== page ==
A Missouri father has been charged with second-degree murder after his son died 20 years after he shook him as baby.
A grand jury indicted 39-year-old Olin Tannery on Tuesday, October 30, saying he was responsible for the death of his son, Dominick, by shaking and squeezing him in 1998 when he was still a baby.
Court documents from 1998 show that Tannery told authorities he could not get his 1-month-old son quiet, so he picked up the baby, squeezed him and shook him, and then threw him down.
The boy was brought to Children’s Mercy Hospital. He sustained a vertebra fracture, multiple rib fractures, severe bleeding, and head injuries, which are consistent with shaken baby syndrome, a form of inflicted physical trauma that causes severe brain damage.
The syndrome is the most common cause of long-term disability and death in young children who are victims of child abuse.
According to the National Center on Shaken Baby Syndrome, there are between 600 and 1,400 estimated cases of this form of physical abuse in the United State per year, albeit there is currently no reliable method for collecting the statistics.
The young Dominick suffered from life-threatening injuries and was given a poor chance of recovery, but he survived and lived for 20 more years.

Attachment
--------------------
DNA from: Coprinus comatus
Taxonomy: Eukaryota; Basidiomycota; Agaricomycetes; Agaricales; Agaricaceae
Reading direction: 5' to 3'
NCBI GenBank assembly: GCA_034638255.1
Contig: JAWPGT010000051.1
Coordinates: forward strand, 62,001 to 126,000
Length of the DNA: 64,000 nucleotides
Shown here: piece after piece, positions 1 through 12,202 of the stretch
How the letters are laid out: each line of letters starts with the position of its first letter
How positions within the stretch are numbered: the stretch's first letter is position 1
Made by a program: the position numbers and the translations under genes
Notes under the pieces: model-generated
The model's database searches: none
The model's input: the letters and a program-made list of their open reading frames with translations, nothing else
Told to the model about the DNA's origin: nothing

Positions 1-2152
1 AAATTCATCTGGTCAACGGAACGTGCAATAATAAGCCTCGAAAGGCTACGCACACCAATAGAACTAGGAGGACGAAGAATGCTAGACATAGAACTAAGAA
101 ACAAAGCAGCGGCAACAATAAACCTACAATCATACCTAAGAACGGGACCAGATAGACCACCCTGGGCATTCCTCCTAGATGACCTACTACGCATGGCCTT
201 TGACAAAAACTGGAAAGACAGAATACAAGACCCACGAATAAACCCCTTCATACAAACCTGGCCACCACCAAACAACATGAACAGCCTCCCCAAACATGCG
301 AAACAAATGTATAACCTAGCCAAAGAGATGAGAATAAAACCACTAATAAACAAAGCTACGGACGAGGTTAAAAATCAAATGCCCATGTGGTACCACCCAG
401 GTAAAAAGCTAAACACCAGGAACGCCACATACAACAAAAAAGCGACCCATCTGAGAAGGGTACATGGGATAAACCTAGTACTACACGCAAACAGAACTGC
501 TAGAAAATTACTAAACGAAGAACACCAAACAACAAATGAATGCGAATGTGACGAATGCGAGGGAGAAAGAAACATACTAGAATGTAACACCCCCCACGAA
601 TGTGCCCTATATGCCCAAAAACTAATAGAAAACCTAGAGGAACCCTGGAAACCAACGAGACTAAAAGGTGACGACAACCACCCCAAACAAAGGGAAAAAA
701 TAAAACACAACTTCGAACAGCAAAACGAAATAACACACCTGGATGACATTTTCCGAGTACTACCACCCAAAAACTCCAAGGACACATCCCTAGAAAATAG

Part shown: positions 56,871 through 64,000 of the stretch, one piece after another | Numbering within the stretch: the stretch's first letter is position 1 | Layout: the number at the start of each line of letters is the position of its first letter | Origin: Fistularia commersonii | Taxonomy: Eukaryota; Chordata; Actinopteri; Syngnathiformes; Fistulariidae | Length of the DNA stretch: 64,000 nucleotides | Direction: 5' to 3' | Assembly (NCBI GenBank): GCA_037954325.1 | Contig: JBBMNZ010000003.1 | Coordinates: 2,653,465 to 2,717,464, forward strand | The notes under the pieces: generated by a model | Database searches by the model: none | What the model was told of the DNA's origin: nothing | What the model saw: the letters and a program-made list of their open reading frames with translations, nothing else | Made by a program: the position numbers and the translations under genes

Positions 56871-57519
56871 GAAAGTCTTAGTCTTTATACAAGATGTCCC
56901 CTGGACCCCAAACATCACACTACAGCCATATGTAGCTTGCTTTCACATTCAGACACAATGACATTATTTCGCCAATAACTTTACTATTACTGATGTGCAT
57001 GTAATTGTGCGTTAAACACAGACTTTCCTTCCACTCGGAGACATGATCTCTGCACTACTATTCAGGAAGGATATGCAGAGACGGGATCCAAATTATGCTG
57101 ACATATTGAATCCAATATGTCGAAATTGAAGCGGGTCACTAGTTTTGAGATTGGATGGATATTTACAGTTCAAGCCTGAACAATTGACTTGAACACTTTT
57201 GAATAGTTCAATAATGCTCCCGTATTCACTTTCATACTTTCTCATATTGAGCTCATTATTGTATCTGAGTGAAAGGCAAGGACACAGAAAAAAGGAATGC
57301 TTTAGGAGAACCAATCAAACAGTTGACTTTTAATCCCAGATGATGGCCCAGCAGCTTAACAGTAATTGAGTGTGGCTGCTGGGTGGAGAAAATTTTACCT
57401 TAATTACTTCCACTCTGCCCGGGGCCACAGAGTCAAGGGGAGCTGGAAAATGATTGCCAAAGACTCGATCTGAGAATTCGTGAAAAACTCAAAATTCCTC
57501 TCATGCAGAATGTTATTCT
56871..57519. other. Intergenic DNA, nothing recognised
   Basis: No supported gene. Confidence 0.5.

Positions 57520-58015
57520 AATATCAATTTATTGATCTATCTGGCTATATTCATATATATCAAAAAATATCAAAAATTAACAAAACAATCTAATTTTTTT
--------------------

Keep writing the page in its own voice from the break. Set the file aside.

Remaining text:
He used a wheelchair, learned to play basketball from a middle school coach, and spent hours shooting baskets at their home, his adoptive father, Wendell Pittsenbarger, told the Kansas City Star. He even graduated from high school in 2017.
In April, 2018, however, 20-year-old Dominick, who used the last name of his adoptive father, died allegedly because of complications caused by the shaking he suffered when he was a baby.
“I love that boy and still miss him dearly,” Wendell Pittsenbarger said. “I think about him all of the time.”
Kansas City defense attorney John Picerno, who is not involved in the case, said that the prosecutors would have to prove that the 1998 assault is what caused Dominick Pittsenbarger’s death 20 years later.
“The issue really boils down to matter of law, of can they prove beyond a reasonable doubt whether or not the actions of the defendant ultimately caused the death of this kid,” Picerno said, according to KSHB.
In August, 1999, Tannery pleaded guilty to a charge of first degree assault and served 13 years in prison. He is now in custody at the Clay County Jail on a $500,000 bond. His court appearance is set for November 20.